National Oceanic and
Atmospheric Administration
United States Department of Commerce


FY 2017

Impact of model physics on seasonal forecasts of surface air temperature in the Arctic

Yang, Q., M. Wang, J.E. Overland, W. Wang, and T.W. Collow

Mon. Weather Rev., 145(3), 773–782, doi: 10.1175/MWR-D-16-0272.1 (2017)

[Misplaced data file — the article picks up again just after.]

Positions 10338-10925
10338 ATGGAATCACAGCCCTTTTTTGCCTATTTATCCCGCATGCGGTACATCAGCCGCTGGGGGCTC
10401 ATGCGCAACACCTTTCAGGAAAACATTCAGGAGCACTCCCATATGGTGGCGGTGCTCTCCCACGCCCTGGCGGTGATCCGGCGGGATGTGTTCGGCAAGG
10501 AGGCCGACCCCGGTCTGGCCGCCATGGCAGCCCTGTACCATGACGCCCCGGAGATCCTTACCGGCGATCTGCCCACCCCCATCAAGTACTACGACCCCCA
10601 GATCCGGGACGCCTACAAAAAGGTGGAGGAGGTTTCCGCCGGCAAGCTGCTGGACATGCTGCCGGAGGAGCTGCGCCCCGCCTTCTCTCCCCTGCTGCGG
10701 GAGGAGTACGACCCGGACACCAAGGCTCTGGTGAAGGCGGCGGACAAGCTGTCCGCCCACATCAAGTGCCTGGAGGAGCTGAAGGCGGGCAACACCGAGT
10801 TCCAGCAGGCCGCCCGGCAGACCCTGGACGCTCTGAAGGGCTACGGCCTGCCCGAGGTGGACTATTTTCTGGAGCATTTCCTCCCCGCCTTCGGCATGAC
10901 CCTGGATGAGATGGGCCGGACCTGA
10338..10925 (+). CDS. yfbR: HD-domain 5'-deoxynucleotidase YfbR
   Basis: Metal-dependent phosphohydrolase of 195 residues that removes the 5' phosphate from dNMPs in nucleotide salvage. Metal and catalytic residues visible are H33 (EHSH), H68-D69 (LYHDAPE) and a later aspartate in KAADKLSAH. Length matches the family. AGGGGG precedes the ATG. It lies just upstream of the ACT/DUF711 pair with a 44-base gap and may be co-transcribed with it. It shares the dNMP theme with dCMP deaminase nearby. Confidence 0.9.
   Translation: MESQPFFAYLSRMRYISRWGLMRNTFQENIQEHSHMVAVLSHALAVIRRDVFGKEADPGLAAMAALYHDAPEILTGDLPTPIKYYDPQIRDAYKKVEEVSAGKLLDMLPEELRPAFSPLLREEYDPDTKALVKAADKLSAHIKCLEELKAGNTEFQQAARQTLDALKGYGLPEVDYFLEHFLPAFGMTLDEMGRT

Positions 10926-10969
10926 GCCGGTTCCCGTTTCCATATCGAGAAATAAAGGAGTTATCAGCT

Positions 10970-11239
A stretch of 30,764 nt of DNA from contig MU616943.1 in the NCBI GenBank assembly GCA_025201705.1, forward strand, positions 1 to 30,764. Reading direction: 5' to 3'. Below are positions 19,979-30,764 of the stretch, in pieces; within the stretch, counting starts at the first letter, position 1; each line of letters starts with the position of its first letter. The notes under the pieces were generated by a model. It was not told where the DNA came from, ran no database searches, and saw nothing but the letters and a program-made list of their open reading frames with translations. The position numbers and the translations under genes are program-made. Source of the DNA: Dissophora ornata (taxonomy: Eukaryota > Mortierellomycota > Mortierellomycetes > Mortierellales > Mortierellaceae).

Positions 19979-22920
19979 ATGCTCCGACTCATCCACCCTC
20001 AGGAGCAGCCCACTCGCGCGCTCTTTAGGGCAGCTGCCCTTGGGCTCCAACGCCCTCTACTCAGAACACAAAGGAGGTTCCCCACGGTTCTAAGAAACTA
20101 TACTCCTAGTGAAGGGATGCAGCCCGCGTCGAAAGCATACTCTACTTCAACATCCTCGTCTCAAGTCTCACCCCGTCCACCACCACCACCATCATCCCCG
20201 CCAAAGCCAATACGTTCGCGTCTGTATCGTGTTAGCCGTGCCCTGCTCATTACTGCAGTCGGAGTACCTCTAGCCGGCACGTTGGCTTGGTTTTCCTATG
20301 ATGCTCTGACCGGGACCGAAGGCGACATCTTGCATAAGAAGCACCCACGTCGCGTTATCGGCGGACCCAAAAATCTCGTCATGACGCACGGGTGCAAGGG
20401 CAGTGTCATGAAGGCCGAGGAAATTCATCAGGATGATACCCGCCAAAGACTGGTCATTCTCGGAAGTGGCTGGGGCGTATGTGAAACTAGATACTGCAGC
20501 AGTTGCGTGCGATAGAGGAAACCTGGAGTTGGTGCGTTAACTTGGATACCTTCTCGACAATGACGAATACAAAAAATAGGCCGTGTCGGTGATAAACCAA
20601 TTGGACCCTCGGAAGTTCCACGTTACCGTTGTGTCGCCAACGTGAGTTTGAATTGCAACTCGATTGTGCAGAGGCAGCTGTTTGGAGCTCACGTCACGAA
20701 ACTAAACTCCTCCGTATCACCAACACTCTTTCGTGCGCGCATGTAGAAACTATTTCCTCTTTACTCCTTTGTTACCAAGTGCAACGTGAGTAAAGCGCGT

The impacts of model physics and initial sea ice thickness on seasonal forecasts of surface energy budget and air temperature in the Arctic during summer were investigated based on Climate Forecast System, version 2 (CFSv2), simulations. The model physics changes include the enabling of a marine stratus cloud scheme and the removal of the artificial upper limit on the bottom heat flux from ocean to sea ice. The impact of initial sea ice thickness was examined by initializing the model with relatively realistic sea ice thickness generated by the Pan-Arctic Ice Ocean Modeling and Assimilation System (PIOMAS). Model outputs were compared to that from a control run that did not impose physics changes and used Climate Forecast System Reanalysis (CFSR) sea ice thickness. After applying the physics modification to either sea ice thickness initialization, the simulated total cloud cover more closely resembled the observed monthly variations of total cloud cover except for the midsummer reduction. Over the Chukchi–Bering Seas, the model physics modification reduced the seasonal forecast bias in surface air temperature by 24%. However, the use of initial PIOMAS sea ice thickness alone worsened the surface air temperature predictions. The experiment with physics modifications and initial PIOMAS sea ice thickness achieves the best surface air temperature improvement over the Chukchi–Bering Seas where the area-weighted forecast bias was reduced by 71% from 1.05 K down to −0.3 K compared with the control run. This study supports other results that surface temperatures and sea ice characteristics are highly sensitive to the Arctic cloud and radiation formulations in models and need priority in model formulation and validation.

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